Tortilla Española With Blistered Cherry Tomato Romesco

March  9, 2022
12 Ratings
Photo by Ty Mecham. Food stylist: Anna Billingskog. Prop stylist: Alya Hameedi.
  • Prep time 15 minutes
  • Cook time 1 hour 15 minutes
  • Serves 4
What You'll Need
Watch This Recipe
Tortilla Española With Blistered Cherry Tomato Romesco
  • 1 medium white onion, very thinly sliced
  • 1 medium red bell pepper, very thinly sliced
  • Kosher salt and freshly ground black pepper
  • 1 cup extra-virgin olive oil, divided
  • 1 1/2 pounds waxy potatoes, unpeeled and very thinly sliced
  • 8 large eggs, beaten to blend
  • 1 pint cherry tomatoes
  • 6 cloves garlic, skin-on
  • 1/2 cup raw almonds
  • 1 to 2 tablespoons sherry or red wine vinegar
  • 1 to 2 tablespoons pimentón (smoked Spanish paprika), to taste
  • Chopped parsley, Manchego slivers, crusty bread, and olives (for serving)
  1. Toss onion and bell pepper in a large bowl with 1 ½ teaspoons salt, ½ teaspoon pepper and ½ cup oil until completely coated. Heat a 10-inch nonstick skillet over medium heat and cook onion mixture, tossing occasionally, until vegetables are very tender but have not taken on any color and all of the juices have evaporated, 8 to 10 minutes.
  2. Meanwhile, toss potatoes in the same large bowl you used for the onion and bell peppers (no need to clean it out) and toss with remaining ½ cup oil, 1 ½ teaspoons salt and ½ teaspoon pepper until completely coated. When onion and bell peppers are tender, add to potatoes and toss until completely combined. Return to same skillet and continue to cook on medium low heat, covered, turning potatoes over (about every 8 minutes), using a flexible silicone spatula to gently lift potatoes from the bottom and flip to cook the other side. Continue cooking until potatoes are tender but are still holding their shape, about 20 to 25 minutes. Carefully pour out about 1/3 cup oil into a heatproof bowl. Reserve for romesco.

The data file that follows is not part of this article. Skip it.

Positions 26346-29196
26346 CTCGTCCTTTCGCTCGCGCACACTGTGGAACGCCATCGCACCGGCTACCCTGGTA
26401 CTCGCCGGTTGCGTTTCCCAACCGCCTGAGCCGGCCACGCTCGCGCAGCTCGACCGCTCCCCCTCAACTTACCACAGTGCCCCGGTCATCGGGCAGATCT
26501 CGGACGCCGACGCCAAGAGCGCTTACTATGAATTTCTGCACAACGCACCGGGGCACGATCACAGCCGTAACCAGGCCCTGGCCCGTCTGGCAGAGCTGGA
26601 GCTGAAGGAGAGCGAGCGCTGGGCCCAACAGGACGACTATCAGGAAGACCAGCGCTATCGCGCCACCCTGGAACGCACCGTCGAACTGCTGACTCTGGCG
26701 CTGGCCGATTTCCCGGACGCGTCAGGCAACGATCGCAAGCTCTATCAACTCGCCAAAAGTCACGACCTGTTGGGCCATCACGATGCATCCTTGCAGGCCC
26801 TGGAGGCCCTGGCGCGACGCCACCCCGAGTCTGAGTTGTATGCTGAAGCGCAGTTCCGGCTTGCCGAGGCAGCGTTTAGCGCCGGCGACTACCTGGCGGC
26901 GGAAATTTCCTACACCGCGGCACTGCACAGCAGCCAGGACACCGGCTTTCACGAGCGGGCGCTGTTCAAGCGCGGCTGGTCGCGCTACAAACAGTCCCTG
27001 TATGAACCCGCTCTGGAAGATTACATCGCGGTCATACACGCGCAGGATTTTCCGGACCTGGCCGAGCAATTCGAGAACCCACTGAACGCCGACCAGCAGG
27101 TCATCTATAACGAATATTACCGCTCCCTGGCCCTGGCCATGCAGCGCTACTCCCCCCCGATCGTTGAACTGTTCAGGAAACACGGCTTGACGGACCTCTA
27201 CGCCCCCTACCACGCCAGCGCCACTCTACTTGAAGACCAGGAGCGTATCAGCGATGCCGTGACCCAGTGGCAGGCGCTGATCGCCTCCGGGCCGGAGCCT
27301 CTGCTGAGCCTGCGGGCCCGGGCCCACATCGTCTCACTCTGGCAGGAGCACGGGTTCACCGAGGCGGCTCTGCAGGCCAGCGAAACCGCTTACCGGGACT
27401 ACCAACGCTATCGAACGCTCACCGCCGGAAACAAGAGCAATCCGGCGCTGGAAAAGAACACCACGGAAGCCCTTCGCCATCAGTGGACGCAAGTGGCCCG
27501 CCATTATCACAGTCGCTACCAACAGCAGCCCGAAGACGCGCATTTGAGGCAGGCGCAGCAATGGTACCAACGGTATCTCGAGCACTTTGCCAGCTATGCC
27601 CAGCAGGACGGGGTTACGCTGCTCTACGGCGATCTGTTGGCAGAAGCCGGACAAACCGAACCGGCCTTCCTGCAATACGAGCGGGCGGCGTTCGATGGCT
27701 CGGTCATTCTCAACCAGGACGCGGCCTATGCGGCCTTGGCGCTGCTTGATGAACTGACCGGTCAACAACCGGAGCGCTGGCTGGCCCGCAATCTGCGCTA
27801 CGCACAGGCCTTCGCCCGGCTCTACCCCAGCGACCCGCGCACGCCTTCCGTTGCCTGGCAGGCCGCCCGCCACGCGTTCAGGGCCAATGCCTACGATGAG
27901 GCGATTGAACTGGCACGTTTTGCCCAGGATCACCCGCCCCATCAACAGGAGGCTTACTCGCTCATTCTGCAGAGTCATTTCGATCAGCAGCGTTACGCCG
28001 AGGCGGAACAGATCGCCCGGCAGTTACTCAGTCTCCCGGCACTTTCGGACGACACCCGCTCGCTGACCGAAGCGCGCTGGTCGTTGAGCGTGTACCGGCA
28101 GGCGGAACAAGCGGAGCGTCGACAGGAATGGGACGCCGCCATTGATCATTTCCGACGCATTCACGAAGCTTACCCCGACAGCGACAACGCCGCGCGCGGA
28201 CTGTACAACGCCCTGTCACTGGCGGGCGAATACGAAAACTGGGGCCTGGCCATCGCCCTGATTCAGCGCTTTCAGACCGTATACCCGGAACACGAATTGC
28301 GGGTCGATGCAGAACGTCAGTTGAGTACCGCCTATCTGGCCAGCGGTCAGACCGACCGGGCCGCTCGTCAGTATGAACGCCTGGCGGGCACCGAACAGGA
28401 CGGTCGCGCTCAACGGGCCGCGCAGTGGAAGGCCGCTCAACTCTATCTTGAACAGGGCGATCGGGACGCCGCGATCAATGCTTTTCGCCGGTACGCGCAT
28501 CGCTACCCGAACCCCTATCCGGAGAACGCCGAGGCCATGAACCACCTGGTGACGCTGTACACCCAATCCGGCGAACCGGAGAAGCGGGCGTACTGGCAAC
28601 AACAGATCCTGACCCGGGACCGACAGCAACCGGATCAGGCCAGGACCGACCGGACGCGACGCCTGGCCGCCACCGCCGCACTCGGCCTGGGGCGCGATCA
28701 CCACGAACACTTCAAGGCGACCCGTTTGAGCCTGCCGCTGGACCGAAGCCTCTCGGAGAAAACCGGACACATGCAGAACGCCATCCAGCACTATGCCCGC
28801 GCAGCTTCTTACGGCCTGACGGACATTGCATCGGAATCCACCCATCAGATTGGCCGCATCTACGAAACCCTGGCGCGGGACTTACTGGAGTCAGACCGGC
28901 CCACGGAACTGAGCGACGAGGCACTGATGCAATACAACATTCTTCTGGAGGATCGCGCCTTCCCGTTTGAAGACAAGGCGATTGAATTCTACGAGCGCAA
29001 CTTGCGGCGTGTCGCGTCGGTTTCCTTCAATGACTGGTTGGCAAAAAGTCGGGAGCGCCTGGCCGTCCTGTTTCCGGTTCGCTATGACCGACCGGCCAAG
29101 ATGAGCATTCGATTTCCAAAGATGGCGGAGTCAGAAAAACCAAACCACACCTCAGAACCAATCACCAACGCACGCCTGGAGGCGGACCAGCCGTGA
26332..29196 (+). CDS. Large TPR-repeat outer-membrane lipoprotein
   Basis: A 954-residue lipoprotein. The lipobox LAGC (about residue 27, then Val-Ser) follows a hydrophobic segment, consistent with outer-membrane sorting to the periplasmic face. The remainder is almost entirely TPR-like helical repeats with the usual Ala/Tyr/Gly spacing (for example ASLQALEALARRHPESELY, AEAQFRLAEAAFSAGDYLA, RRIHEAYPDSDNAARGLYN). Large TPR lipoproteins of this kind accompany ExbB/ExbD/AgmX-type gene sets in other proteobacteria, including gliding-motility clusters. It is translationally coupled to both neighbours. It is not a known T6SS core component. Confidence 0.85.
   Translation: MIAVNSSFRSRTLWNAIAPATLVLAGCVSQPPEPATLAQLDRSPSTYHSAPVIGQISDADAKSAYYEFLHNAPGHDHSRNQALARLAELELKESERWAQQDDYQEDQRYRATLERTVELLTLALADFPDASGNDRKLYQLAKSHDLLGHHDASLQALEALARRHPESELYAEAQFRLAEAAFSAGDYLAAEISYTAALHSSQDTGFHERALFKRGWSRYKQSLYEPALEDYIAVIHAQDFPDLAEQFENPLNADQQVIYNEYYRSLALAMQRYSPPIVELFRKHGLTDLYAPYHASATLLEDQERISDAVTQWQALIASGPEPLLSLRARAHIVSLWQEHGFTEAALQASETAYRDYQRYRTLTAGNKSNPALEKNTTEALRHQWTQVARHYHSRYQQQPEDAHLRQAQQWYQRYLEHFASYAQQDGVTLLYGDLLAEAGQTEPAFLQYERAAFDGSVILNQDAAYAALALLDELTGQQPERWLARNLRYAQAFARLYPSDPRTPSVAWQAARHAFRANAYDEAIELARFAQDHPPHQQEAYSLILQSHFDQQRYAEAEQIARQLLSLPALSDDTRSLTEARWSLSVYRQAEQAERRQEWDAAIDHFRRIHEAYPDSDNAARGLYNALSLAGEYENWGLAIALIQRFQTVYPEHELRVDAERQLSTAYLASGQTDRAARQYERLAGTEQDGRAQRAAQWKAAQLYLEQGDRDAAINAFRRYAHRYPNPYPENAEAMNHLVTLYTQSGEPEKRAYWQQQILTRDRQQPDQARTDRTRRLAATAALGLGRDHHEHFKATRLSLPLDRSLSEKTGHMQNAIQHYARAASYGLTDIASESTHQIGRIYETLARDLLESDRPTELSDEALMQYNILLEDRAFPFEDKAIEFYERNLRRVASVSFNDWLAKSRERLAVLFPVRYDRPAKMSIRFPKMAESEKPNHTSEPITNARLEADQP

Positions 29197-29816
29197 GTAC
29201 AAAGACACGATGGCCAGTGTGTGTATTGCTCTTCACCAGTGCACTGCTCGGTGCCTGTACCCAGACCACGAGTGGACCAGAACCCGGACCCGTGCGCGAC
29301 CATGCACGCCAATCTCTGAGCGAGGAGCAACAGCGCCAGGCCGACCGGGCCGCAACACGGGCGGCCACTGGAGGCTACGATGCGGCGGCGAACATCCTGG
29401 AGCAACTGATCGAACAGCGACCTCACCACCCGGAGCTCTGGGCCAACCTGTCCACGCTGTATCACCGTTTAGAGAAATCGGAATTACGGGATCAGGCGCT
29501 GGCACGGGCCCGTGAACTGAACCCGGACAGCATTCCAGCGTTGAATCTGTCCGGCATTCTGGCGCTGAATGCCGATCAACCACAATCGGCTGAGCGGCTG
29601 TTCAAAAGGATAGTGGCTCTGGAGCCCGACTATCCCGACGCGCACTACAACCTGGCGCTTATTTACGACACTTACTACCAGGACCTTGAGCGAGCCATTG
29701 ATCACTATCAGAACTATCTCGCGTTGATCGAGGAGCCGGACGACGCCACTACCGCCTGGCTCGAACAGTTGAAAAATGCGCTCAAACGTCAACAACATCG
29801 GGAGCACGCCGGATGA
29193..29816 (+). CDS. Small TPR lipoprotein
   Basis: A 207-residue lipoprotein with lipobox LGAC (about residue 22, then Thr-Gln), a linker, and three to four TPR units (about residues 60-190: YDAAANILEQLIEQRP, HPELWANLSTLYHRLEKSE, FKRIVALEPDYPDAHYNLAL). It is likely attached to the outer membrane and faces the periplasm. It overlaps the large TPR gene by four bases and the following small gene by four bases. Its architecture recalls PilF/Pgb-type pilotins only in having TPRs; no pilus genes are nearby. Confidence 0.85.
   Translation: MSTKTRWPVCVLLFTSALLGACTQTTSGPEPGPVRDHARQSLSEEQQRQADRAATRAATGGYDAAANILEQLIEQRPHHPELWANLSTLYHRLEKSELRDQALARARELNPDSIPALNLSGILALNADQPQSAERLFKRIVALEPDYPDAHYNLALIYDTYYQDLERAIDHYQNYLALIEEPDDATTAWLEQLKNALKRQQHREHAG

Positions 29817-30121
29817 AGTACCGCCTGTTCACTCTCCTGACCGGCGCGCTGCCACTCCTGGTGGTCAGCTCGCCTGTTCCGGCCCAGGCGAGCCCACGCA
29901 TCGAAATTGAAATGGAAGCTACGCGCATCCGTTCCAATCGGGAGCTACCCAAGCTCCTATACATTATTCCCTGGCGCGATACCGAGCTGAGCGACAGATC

3. Slowly pour eggs over top, using the spatula to lift potatoes to allow eggs to coat all of the vegetables. Gently shake pan, allowing the egg mixture to get into all of the nooks and crannies. Cover and cook on medium low until eggs are completely set, occasionally checking and shaking pan, until completely cooked through, about 15 minutes. Increase heat to high and cook for 1 minute, remove from heat and shake pan to release the eggs from the pan and let sit, covered until ready to serve. It tastes best after a 15 minute rest, but is also great at room temperature.
  4. Meanwhile, make the romesco. Arrange a rack in the center of the oven and preheat to 450°F. Line a rimmed baking sheet with aluminum foil and place tomatoes and garlic on it. Roast in the oven until tomatoes are blistered and lightly charred in spots and garlic is soft, 10 to 15 minutes. Add almonds to tray and continue to roast until nuts are browned and fragrant, 5 to 8 minutes more. Let sit until cool enough to handle. Remove and discard garlic skin.
  5. Transfer tomatoes, garlic and almonds to a food processor or mortar and pestle and pulse or grind until a semi-smooth paste forms. Transfer to a medium bowl and stir in 1 tablespoon vinegar, 3 tablespoons reserved potato oil, 1 teaspoon salt, and 1 teaspoon pimentón until completely combined. Taste and season with additional salt, vinegar, and pimentón if necessary.
  6. For serving, flip tortilla onto a serving platter or cutting board. Sprinkle with parsley and serve slices with romesco, Manchego, olives, and crusty bread.

See what other Food52ers are saying.

  • Medora Van Denburgh
    Medora Van Denburgh
  • Emma
  • Mavalos
  • Carolie Hancock
    Carolie Hancock
Rick Martinez

Recipe by: Rick Martinez